SANTHE trainees win awards at international immunology symposium

Sunday, 10 September, 2017

Award winners pictured from left to right: Amanda Ardain (AHRI), Sharon Khuzwayo (SANTHE/AHRI), Rabiah Fardoos (AHRI), Alveera Singh (SANTHE/AHRI), Lerato Ndlovu (SANTHE/AHRI), Doty A’chieng (SANTHE/UKZN).The IUIS-IDA-SANTHE (International Union of Immunological Societies - Infectious Diseases in Africa/SANTHE) Immunology Primer and IDA Symposium was held in Gordon’s Bay, Cape Town, South Africa, from 1-9th September this year. Attended by 29 students from most SANTHE sites, as well from The Gambia, Benin, Uganda, Morocco, Malawi, Tanzania, the course focussed on strategies of immune escape in HIV, TB and malaria. Emphasis was also placed on grant writing skills which saw students grouped together to write proposals and four SANTHE trainees walking away with prizes for their efforts.

SANTHE trainees Alveera Singh (Post-doctoral), Sharon Khuzwayo (PhD) and Lerato Ndlovu (PhD) - all based at the Africa Health Research Institute (AHRI) - as well as Doty A’chieng (PhD), based at the University of KwaZulu-Natal (UKZN) - presented posters and talks on their research. Together the group won, "Best Grant Writing Idea" for a proposal titled, "MAIT depletion in the blood of macaques in response to SIV: to understand the mechanism by which peripheral MAIT (Mucosal Associated Invariant T cells) cells are depleted in SIV infection."

Singh then won 2nd place for her poster presentation on, "How HIV infected children have life-long depletion of all circulating Innate Lymphoid Cells (ILCs), but respond to infection through tissue resident ILCs."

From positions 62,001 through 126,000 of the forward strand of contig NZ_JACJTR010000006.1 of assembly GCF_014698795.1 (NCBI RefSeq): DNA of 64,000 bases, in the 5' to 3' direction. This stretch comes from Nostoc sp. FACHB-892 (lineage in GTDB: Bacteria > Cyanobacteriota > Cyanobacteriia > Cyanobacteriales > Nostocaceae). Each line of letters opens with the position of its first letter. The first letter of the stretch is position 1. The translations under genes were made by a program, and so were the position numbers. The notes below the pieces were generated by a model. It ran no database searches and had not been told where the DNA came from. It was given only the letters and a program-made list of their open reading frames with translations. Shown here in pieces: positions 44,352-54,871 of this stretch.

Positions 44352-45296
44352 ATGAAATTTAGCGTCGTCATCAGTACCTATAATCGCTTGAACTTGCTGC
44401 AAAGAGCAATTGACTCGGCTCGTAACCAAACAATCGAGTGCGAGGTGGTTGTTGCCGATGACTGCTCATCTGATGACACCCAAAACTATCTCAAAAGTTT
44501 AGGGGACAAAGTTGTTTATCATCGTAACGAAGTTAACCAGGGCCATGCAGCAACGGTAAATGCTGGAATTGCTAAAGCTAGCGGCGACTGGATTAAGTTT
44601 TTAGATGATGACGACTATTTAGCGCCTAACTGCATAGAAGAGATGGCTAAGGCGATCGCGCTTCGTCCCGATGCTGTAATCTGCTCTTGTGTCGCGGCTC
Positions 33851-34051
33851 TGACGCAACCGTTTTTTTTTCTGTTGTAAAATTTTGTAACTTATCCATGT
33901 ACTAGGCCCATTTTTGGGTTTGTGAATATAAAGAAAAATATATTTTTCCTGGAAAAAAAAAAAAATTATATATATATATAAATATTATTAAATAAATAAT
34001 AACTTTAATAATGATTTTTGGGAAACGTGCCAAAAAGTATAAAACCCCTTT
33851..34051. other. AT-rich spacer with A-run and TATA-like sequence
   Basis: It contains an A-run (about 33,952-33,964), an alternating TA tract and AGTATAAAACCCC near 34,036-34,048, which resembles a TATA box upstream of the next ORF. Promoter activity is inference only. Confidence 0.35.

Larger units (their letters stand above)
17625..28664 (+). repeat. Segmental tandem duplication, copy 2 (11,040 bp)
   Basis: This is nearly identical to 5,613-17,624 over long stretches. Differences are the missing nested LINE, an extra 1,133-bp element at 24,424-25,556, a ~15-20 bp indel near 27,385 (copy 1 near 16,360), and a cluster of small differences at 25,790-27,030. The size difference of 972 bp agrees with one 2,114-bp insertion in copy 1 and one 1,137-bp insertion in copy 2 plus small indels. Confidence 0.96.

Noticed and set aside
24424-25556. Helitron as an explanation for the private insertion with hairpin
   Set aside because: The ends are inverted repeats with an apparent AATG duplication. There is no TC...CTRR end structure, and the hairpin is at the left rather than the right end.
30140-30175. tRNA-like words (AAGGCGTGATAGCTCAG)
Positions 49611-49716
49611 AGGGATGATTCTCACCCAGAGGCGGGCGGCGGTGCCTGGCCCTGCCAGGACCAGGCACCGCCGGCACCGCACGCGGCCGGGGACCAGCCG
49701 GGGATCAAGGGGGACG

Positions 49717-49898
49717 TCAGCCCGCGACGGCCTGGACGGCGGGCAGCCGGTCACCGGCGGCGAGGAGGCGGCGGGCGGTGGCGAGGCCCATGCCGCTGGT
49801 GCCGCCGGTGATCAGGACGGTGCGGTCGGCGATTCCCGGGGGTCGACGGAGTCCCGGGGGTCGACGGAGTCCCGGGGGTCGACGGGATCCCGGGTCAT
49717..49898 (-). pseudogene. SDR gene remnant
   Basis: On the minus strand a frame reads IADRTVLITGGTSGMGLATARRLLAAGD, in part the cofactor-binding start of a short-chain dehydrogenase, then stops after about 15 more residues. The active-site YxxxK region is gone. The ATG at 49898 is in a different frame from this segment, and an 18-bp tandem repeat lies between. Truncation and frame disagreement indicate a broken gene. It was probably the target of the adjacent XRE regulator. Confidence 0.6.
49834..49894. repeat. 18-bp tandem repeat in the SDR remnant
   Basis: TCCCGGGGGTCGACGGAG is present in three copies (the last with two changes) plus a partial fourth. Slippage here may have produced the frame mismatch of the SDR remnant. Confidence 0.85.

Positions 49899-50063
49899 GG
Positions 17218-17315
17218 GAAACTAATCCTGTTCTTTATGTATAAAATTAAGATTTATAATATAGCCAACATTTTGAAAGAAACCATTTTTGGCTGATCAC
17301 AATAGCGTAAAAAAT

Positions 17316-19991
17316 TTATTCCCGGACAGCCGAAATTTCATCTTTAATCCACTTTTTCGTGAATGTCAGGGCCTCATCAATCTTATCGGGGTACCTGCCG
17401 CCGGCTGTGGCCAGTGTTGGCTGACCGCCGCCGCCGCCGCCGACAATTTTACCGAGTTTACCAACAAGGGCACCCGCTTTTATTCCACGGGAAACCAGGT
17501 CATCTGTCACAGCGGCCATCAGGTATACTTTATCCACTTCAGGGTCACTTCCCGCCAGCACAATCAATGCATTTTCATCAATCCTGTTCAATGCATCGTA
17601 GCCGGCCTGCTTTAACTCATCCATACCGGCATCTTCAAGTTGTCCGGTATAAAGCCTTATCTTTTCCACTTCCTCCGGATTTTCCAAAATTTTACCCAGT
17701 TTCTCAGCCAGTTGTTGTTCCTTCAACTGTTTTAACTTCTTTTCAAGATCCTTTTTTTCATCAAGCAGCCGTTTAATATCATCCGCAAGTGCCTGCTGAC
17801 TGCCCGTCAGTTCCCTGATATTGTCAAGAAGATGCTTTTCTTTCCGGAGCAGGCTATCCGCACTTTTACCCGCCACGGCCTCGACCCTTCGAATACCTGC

Ndlovu won a 3rd for her oral presentation, "Using neutrophil phenotype as a marker of TB disease and treatment response." Her talk focused on using neutrophils to identify a more sensitive and accurate means of measuring the patient’s response to treatment as a proxy for Mycobacterium tuberculosis (Mtb) burden.

Course Director, Professor Clive Gray, a Principal Investigator at the Institute of Infectious Disease and Molecular Medicine, University of Cape Town (UCT), commented on the course: “This week-long course was a festival of immunology covering areas of immune escape strategies by TB, HIV and malaria as well as immune tolerance mechanisms leading to autoimmunity and dysregulation. We had a wonderful Faculty of 16 International and African experts impart their cutting-edge knowledge and interacting with the students throughout. This was our 7th IDA Symposium and the 10th year of running such a course for up-and-coming immunologists in Africa. By linking with SANTHE, we have been able to enhance our reach to young scientists throughout the Continent and impart the skills necessary for young scholars to become our future scientific leaders.”